BLOG POST BY PTAC MEMBER PAUL BAKNER
When our children return to school, they will need the arts, humanities, librarians, physical education, electives, and mental health professionals more than ever. The Pennsylvania Teachers Advisory Committee has called for equity in access to these areas in the organization’s Recommendations for the 2020-2021 School Year. I teach high school music in northeastern Pennsylvania, and I saw this need in my classroom every day even before the closure of schools in March.
When I started teaching roughly 20 years ago, a student confided in me that she only comes to school for band. This statement initially surprised me, but it has been shared with me by dozens of students during my career. An important part of my career as a teacher is to create a place where students feel safe and valued.
The arts, humanities, librarians, physical education, electives, and mental health professionals are well adapted to create spaces where students feel safe in schools. At the start of every school year, the first question I am asked by students is when I am handing out lunch passes so that they can eat in the band room instead of the cafeteria. These classes are the areas where students flock to find friends and allies.
The arts, humanities, librarians, physical education, electives, and mental health professionals are well adapted to create spaces where students are valued. In my classroom, students’ interaction and collaboration with peers is required and everyone contributes. One of my drum major’s favorite sayings is, “There’s no bench in band.” Everyone contributes, everyone counts, and everyone matters.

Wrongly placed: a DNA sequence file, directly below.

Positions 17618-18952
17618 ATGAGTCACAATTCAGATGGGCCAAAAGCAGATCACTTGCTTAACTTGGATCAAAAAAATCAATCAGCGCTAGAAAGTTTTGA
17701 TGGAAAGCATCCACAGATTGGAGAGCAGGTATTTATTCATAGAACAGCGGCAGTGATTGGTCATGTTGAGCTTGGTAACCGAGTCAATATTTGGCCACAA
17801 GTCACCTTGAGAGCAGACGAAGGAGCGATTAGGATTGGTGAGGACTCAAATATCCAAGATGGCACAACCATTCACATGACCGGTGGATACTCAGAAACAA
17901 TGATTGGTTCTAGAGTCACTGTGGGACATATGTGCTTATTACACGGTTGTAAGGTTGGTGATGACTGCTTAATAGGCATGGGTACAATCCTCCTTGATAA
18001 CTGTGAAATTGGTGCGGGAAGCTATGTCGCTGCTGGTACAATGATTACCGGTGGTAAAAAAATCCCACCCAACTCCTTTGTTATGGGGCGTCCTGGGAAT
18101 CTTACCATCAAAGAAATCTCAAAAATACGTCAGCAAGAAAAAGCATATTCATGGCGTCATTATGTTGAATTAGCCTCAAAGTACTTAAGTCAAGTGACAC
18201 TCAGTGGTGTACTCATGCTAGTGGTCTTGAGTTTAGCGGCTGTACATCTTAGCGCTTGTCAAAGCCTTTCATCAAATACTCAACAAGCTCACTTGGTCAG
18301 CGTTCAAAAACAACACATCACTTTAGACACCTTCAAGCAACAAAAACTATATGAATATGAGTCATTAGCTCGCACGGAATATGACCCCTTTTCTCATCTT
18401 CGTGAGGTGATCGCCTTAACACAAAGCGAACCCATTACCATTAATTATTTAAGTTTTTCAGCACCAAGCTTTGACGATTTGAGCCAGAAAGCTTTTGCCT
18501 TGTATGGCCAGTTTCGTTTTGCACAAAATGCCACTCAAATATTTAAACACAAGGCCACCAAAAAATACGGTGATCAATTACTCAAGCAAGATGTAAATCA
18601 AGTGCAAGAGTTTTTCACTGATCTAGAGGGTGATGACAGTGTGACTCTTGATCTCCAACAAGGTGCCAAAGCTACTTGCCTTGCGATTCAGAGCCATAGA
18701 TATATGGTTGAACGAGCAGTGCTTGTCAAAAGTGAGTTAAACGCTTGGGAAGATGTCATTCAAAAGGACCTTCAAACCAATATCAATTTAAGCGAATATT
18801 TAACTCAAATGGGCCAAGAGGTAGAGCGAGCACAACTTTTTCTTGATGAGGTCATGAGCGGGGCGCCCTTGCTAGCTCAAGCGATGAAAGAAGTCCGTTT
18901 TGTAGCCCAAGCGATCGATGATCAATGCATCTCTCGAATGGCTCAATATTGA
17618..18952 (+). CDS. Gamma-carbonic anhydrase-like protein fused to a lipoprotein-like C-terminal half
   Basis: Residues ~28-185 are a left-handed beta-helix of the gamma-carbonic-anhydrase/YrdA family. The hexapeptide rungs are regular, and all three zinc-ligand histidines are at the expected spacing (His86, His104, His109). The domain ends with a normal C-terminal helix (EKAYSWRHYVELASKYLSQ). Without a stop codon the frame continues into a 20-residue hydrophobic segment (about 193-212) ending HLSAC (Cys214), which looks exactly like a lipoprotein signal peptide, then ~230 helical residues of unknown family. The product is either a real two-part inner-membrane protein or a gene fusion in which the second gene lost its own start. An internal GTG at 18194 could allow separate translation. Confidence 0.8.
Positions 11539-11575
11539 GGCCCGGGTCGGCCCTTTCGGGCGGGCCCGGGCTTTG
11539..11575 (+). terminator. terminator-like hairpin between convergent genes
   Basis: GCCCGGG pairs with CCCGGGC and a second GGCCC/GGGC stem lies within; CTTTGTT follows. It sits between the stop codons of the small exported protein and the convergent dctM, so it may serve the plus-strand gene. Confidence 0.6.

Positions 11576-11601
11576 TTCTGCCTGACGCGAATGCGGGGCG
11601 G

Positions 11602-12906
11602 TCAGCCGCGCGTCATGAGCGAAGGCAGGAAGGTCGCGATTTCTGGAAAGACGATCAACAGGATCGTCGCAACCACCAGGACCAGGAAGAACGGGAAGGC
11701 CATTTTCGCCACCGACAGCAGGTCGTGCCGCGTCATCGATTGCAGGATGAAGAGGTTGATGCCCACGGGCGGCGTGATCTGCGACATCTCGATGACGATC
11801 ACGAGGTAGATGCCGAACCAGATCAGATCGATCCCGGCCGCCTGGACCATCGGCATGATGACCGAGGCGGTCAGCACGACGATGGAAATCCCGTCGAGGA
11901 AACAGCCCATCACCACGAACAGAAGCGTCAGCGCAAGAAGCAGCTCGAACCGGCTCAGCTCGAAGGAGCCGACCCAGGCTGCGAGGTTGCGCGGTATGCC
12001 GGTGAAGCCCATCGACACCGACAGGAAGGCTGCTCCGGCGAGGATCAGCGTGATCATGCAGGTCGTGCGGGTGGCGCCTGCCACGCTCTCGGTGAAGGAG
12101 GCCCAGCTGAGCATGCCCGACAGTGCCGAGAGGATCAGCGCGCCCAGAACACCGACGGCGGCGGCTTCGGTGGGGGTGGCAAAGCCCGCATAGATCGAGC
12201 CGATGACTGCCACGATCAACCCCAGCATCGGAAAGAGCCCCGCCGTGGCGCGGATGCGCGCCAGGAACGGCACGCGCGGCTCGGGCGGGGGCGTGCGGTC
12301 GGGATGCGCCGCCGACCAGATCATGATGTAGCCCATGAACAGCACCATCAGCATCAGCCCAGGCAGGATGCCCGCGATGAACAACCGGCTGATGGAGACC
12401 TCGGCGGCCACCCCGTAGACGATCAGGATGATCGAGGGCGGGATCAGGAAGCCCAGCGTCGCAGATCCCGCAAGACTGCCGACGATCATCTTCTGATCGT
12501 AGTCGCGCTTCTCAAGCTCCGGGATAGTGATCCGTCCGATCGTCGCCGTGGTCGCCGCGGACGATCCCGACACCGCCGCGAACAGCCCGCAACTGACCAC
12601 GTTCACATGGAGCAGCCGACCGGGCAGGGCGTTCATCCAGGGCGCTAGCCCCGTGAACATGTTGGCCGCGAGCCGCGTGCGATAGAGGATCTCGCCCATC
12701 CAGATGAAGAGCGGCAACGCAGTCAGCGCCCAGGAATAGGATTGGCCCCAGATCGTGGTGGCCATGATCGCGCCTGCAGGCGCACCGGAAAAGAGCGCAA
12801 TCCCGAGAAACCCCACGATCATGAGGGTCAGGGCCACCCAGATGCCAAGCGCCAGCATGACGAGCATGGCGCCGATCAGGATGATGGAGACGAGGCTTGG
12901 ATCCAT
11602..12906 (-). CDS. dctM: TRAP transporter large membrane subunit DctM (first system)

In my classroom, I teach more than just music. I teach students to be someone. I teach students that achievement and success are group activities. I don’t just help kids make great music. I use music to help make great kids. I think that’s what the world and our country needs most right now.
The arts, humanities, librarians, physical education, electives, and mental health professionals fill a void that other subjects cannot. Kelly Pollock, the executive director of Center of Creative Arts (COCA), has given me permission to share her insight. I think that the quote eloquently sums up the importance of sustaining access to these subjects and professionals at every school and every grade level as we move forward toward the next school year.
“The true purpose of arts education is not necessarily to create more professional dancers or artists. [It’s] to create more complete human beings who are critical thinkers, who have curious minds, who can lead productive lives.” – Kelly Pollock, Executive Director, COCA
Pennsylvania Teachers Advisory Committee